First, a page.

In Honor of the Rockefeller Center Tree Lighting

In+Honor+of+the+Rockefeller+Center+Tree+Lighting

Grace Scheidler

November 30th, 2016 is the 84th Annual Rockefeller Center Tree Lighting.

Christmas would not be Christmas without evergreens strung with lights and glittering with ornaments, topped with a star and rife with symbolism and elements of cultural diffusion (thanks, AP World!) throughout centuries of tradition. Though chopping down a tree and propping it up in our living rooms might seem strange, it’s the most recognizable icon of the holiday, and it only takes a whiff of pine to bring memories of Christmas’ past to the forefront of our minds. And while other countries might prefer their trees about four feet tall, in America where the “bigger is better” mindset reigns supreme, evergreens were no exception.

So is it really a surprise to hear that the tree going up in front of Rockefeller Center today has to be at least 65 feet tall? (Although, that’s nothing compared to the 100-foot behemoth of a Norway Spruce they put up in 1999.)

The trees taking part in this time-honored festivity weren’t always so gigantic, and the tree-dition itself actually began with much humbler roots. Before Rockefeller Center was even a thing, a few construction workers back in 1931 put up a small tree decorated with tin cans and cranberries on what would become Rockefeller Center. In comparison, today’s trees require a special police escort to transport it into the heart of Manhattan, and are strung with an estimated 45,000 lights that could stretch five miles if unwound and laid out in a line. And that 550-pound, 9.5-foot wide star on top? Worth an estimated $1.5 million in Swarovski crystals. The decorations were kept a little more spartan during WWII, though, as they couldn’t put any lights up on the tree due to the blackout regulations–there were three trees at this time, though, so it evens out.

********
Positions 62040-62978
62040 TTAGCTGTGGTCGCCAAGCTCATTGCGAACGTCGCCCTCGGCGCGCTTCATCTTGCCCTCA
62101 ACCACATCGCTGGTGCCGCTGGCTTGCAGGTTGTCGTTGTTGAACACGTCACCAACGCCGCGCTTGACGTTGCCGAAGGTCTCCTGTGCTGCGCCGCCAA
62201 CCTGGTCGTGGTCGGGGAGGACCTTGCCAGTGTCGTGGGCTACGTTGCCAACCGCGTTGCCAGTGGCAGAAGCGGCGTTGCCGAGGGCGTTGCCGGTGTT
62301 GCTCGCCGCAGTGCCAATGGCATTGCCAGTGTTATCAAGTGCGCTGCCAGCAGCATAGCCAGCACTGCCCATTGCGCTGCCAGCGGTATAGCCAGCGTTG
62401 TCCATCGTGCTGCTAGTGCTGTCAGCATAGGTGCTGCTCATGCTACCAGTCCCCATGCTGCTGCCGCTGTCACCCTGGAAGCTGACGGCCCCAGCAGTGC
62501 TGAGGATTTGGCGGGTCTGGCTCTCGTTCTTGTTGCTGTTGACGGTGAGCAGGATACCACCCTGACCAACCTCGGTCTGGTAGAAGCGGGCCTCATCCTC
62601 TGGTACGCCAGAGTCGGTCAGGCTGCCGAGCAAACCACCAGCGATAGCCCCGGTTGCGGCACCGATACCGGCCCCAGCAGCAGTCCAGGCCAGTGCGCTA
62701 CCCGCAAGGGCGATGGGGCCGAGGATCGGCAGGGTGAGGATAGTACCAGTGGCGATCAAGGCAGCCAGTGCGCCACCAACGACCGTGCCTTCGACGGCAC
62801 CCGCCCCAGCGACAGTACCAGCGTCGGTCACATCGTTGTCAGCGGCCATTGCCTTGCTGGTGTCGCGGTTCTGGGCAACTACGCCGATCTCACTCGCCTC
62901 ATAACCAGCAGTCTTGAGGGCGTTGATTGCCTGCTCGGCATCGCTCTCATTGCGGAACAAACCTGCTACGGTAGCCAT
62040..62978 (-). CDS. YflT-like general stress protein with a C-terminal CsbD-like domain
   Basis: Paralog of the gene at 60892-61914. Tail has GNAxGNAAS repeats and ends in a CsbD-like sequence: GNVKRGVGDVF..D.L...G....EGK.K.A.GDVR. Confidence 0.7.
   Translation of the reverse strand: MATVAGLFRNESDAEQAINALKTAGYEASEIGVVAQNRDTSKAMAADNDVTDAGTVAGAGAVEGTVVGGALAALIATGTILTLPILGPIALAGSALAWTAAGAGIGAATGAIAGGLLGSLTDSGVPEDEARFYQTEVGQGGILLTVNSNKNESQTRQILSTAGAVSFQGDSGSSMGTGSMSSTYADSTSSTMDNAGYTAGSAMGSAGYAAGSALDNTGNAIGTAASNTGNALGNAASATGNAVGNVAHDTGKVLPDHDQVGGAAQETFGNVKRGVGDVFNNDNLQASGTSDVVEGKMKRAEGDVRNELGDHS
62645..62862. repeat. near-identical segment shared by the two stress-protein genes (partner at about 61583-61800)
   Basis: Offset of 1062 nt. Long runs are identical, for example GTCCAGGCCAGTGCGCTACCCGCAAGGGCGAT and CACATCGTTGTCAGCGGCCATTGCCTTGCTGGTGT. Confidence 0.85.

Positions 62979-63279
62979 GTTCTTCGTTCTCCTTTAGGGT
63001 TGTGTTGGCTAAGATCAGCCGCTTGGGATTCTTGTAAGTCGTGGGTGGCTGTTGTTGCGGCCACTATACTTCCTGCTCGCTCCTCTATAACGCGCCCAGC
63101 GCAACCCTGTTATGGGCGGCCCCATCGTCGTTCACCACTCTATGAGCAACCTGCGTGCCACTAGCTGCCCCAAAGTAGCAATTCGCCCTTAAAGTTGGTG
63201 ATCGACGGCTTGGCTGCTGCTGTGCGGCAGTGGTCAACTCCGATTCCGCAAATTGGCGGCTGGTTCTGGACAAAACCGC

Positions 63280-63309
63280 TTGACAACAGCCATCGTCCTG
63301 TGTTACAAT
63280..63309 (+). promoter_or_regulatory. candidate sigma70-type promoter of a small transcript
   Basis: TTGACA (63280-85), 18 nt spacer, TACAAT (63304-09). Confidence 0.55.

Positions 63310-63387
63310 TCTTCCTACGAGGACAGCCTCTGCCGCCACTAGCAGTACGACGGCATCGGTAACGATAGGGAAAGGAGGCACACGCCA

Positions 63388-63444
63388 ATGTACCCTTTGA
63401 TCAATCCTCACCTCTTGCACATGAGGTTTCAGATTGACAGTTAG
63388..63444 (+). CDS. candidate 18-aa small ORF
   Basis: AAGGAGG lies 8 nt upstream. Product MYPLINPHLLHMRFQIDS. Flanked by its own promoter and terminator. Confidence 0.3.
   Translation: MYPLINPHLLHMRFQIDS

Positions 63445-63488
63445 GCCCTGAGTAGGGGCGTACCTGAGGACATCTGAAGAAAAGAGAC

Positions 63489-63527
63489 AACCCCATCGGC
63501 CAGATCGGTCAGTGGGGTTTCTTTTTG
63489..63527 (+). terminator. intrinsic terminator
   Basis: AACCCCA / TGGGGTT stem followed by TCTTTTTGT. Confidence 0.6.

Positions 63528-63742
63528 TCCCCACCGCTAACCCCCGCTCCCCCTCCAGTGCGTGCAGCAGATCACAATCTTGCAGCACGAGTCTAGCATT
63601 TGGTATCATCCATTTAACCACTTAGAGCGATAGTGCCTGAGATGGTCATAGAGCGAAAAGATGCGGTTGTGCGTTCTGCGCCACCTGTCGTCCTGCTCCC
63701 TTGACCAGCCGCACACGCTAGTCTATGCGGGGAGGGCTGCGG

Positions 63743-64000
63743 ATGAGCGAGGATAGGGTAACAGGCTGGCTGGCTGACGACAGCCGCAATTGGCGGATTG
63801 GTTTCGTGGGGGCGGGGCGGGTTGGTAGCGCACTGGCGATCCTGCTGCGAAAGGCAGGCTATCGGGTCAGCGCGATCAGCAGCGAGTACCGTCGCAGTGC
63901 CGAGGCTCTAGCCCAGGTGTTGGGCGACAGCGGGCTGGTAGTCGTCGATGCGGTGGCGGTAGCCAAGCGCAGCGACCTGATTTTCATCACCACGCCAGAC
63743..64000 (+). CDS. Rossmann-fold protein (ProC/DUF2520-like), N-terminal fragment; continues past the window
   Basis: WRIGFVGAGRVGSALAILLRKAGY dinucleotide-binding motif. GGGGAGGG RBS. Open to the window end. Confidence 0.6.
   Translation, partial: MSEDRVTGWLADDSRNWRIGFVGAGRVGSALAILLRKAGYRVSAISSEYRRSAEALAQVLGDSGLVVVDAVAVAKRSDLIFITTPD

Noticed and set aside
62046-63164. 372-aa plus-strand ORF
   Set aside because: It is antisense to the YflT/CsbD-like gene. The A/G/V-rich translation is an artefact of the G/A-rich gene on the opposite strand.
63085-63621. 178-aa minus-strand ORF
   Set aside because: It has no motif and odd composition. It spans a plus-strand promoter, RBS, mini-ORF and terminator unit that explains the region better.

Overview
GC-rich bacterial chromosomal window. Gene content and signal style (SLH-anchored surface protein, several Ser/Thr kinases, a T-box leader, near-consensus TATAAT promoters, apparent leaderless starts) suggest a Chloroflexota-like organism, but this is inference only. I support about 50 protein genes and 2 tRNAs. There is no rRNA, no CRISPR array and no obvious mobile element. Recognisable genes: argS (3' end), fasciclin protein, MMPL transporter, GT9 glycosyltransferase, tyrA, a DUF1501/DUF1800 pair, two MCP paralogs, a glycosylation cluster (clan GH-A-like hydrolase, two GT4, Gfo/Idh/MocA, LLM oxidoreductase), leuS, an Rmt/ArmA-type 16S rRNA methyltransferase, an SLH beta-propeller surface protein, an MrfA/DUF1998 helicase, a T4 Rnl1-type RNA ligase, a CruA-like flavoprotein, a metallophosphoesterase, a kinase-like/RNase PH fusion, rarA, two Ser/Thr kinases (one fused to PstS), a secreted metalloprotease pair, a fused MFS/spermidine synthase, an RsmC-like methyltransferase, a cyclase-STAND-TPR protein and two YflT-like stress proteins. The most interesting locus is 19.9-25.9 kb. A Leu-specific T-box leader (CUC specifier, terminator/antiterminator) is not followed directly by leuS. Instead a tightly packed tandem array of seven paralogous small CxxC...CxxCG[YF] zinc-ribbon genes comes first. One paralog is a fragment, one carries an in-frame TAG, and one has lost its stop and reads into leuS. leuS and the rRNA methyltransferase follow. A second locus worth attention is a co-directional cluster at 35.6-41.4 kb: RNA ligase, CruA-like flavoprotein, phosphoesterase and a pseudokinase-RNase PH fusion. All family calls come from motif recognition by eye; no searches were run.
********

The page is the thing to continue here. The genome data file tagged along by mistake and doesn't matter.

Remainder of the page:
Nowadays, in addition to offering an official kickoff day for the holiday festivities to begin (as if they weren’t already in full swing), the tree gives back; after January 6th, when they take down the tree, they chop it up into lumber and give it to Habitat for Humanity. The tree is officially lit tonight at 7PM Eastern, so be sure to check it out! And if you’re lucky enough to make it out east this Christmas and see the tree in person, be sure to snap a pic or two.